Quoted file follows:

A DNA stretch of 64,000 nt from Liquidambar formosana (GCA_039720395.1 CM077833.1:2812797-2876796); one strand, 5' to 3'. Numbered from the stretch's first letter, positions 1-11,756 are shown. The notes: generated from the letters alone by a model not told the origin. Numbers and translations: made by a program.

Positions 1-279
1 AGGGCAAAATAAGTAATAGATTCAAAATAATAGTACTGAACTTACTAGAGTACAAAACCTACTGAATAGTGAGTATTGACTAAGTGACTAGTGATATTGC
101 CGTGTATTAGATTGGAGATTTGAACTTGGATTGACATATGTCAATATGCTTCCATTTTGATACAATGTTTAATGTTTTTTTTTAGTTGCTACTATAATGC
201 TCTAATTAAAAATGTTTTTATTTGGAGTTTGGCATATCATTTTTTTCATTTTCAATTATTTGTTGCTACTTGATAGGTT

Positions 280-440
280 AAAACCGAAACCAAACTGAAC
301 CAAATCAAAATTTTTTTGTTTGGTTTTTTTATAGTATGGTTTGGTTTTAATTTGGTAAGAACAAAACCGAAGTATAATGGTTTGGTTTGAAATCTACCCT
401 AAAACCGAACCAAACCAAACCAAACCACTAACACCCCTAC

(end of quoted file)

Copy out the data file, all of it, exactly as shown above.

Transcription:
A DNA stretch of 64,000 nt from Liquidambar formosana (GCA_039720395.1 CM077833.1:2812797-2876796); one strand, 5' to 3'. Numbered from the stretch's first letter, positions 1-11,756 are shown. The notes: generated from the letters alone by a model not told the origin. Numbers and translations: made by a program.

Positions 1-279
1 AGGGCAAAATAAGTAATAGATTCAAAATAATAGTACTGAACTTACTAGAGTACAAAACCTACTGAATAGTGAGTATTGACTAAGTGACTAGTGATATTGC
101 CGTGTATTAGATTGGAGATTTGAACTTGGATTGACATATGTCAATATGCTTCCATTTTGATACAATGTTTAATGTTTTTTTTTAGTTGCTACTATAATGC
201 TCTAATTAAAAATGTTTTTATTTGGAGTTTGGCATATCATTTTTTTCATTTTCAATTATTTGTTGCTACTTGATAGGTT

Positions 280-440
280 AAAACCGAAACCAAACTGAAC
301 CAAATCAAAATTTTTTTGTTTGGTTTTTTTATAGTATGGTTTGGTTTTAATTTGGTAAGAACAAAACCGAAGTATAATGGTTTGGTTTGAAATCTACCCT
401 AAAACCGAACCAAACCAAACCAAACCACTAACACCCCTAC